Lynda Barry is really asking me to work now. Last week I listed ten cars from my early life and wrote about my memory of just one of them. The exercise continued this week with other topics: other people's mothers, pets, houses, etc. It doesn't sound terribly difficult, but it is hard work in that she 1) asks you to do the exercises by hand, and 2) that you do it without stopping for seven straight minutes. Sounds easy enough, right? But in this day and age of computers and texting very few people write by hand any more, and I found it challenging in surprising ways.
First, I scrabbled to find lined paper among the plain, white printer paper. After I found some and got started, I found my forearms tightening up and my back tensing. I was constantly thinking about how legible my work was (not very) and if I should be using a pen instead of a pencil. I couldn't believe how much physical effort was going into this.
When I was in college and grad school, I wrote all of my formal papers by hand before typing them into the computer. I had to have a large yellow legal pad and several sharpened pencils, though a pen would do in a pinch (ball point, not felt). My friends thought I was crazy, but writing like that felt good. It allowed me to write anywhere at any time. It was a primitive laptop, I suppose.
And I was a letter writer. Oh, I loved to write "real" letters to my many far away friends. For years my grandmother and I wrote to each other constantly. One friend and I wrote to each other at least once a month. We'd swap long rambling stories about my grad school work and she would tell me crazy tales from law school. Then we wrote to each other about getting married, then about our babies, and now. . . nothing. We are "facebook friends." We just leave quick comments on each others status updates, but we no longer send hand written letters except at Christmas.
Yet despite the fact that I rarely write letters anymore I still collect stationary. I have a large treasure chest shaped box filled with it. I love to open it and breathe in the papery smell of envelopes and note cards, post cards and thank you notes. But for the most part they go unused.
I also used to have several very nice heavy pens. They were given to me as gifts when I graduated from college. I can't find them now; they seem to be long gone. I suppose I don't really need them much anymore since I do most of my writing and correspondence on the computer.
As I sit here thinking of stationary and pens (with the computer screen glowing in front of me and "qwerty" spelled out on the keys beneath my fingers), I feel sad. I miss writing by hand. The act of writing by hand, I have realized, is quickly becoming a lost art.
In What It Is Lynda Barry says that there "is a state of mind which is not accessible by thinking. It seems to require a participation with something. Something physical we move like a pen, like a pencil" (page 106). I think of this as I remember back to the days when "real" letters and hand written paper drafts were the norm for me. The whole act of writing wasn't simply a cerebral activity. It was a whole physical and mental practice. Writing required not just my mind to be active but also my body. That is, I believe, why so many people can do their best thinking while walking or running. When we move our arms and legs and ask our bodies to physically engage in the act of writing and thinking then we literally get the creative juices flowing. Blood pumps through our veins invigorating our hearts, air fills our lungs as we quicken our breath to match our movements, and our muscles contract and stretch while our pens fly over the paper or we think through that problem that has been plaguing us.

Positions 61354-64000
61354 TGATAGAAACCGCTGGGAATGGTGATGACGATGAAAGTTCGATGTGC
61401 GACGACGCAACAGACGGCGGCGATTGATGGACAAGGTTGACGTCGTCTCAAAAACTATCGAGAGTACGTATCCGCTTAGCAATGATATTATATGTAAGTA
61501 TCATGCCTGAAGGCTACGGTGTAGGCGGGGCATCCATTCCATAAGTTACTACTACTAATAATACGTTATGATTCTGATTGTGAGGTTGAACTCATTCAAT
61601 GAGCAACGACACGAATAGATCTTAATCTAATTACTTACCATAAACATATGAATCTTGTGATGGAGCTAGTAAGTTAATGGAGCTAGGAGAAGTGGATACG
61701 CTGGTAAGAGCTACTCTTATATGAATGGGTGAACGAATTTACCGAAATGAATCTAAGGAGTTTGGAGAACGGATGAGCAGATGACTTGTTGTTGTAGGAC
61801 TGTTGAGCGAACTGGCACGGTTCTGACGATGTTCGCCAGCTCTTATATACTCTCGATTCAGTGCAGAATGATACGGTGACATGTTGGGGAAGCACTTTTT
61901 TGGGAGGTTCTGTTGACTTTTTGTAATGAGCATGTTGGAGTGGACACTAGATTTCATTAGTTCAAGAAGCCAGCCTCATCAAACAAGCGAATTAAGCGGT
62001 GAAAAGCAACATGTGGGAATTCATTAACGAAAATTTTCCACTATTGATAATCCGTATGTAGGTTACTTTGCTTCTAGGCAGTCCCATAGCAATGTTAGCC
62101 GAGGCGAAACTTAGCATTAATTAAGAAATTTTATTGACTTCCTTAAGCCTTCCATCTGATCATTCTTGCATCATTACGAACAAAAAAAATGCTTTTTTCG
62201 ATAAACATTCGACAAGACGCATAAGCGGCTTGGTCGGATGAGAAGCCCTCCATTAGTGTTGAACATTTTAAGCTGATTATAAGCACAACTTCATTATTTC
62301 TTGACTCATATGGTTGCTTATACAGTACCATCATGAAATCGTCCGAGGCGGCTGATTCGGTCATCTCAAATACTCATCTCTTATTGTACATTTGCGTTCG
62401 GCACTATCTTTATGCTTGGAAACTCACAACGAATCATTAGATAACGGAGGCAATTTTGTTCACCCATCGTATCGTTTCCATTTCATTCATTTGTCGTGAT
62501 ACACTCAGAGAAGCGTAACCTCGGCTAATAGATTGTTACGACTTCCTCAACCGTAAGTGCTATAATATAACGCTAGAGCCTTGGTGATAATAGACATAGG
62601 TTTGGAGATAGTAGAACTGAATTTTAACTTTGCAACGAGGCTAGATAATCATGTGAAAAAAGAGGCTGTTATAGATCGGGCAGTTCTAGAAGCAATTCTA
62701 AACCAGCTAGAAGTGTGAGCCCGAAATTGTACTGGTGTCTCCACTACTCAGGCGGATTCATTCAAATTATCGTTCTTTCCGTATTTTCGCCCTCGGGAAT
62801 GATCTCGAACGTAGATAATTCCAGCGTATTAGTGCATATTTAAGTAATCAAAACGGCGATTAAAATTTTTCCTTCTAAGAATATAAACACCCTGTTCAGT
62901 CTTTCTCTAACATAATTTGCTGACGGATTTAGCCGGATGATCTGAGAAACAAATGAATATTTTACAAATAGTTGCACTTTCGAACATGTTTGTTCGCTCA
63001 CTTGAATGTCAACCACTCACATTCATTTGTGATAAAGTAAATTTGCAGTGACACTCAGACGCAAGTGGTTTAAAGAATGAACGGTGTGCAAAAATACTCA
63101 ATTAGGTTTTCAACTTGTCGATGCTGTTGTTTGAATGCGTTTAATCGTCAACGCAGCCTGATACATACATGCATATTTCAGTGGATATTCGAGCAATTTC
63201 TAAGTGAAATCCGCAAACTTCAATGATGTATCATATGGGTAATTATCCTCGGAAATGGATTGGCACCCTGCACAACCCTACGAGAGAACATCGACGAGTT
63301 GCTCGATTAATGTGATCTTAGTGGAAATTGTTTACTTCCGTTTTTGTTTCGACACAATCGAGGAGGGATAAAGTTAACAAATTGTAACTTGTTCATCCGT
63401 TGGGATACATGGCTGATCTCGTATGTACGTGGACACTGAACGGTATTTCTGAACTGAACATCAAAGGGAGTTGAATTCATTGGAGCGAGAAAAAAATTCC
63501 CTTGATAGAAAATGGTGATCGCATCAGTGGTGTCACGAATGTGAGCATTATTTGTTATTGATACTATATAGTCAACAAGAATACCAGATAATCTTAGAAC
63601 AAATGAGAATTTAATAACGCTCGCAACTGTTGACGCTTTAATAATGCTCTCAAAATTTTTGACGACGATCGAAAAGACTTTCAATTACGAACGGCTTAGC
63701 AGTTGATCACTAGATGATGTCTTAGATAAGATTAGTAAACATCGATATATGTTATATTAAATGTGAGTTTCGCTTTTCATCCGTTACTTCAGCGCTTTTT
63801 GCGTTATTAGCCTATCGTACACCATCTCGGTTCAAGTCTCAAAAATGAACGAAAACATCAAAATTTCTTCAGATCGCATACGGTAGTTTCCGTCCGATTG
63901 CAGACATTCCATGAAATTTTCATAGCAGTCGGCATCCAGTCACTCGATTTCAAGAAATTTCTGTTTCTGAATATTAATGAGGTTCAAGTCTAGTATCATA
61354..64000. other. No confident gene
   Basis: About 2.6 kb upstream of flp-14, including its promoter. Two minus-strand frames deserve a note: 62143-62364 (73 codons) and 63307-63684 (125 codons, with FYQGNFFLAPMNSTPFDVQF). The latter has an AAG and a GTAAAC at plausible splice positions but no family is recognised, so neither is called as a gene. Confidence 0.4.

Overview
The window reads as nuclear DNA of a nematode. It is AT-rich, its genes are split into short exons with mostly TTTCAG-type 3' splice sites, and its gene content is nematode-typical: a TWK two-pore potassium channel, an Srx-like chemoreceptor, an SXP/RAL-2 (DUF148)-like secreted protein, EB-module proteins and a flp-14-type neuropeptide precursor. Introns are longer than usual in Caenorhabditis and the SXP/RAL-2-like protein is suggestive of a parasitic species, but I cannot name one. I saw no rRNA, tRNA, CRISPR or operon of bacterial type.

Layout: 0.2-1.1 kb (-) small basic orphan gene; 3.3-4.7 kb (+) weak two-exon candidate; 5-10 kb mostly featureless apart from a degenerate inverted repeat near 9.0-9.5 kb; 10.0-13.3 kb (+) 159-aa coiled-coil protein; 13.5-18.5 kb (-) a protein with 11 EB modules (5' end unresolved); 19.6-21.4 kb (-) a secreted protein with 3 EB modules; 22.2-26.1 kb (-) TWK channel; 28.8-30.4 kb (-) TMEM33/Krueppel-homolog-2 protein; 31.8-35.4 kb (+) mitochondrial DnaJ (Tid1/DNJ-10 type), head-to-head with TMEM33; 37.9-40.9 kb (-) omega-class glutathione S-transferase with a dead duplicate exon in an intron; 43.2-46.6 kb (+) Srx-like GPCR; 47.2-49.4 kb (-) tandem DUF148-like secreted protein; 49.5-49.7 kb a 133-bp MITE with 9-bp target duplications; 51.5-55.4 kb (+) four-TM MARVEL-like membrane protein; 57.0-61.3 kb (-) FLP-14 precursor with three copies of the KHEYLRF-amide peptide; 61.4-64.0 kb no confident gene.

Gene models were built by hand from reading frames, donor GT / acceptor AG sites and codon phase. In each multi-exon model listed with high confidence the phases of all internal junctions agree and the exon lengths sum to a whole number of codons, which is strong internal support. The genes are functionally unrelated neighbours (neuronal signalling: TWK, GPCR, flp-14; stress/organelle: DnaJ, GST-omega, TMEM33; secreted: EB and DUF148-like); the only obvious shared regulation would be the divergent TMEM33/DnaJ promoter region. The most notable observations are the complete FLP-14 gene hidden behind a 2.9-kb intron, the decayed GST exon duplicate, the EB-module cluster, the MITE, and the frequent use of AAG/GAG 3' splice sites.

Yet for so many of us (particularly those in the academic world) writing and intellectual thought is completely disconnected from the physical body. Our bodies get in the way of our "work." We have to stop to eat, use the bathroom, or stretch the kink out of our neck. We have to schedule time to work out so our bodies can be healthy and thin. The body is a block to creativity and intelligence rather than a tool that can be used to achieve higher levels of thought. Rarely do we move our bodies in conjunction with mental thought processes and intellectual pursuits. Our fingers sweep over a keyboard, or we walk from one class or meeting to another, but in general physical movement and intellect are often unconnected.
Our society also often has a hard time believing that those who do physical work can also be intelligent.* We have all heard the term "dumb jock." There are many people in the world who look at their housekeepers or nannies as "just" maids or babysitters. When I became an aerobic instructor, two of my dearest friends actually laughed at me. They openly confessed to thinking fitness instructors of any ilk must be unintelligent.
(*Classical dancers and artists are often given a break by the intelligentsia. I say classically trained because street dancers and self taught artists are often not considered "serious" in the academic community.)
The work Lynda has asked me to do this week has made me re-think how I write and made me re-focus on the link between my body and my mind. Maybe I'll get out some of the old stationary and try and find another sturdy pen. Do they even sell them anymore? Are they next to the cellphones and lap tops? Or are they by the ever shrinking stationary aisle?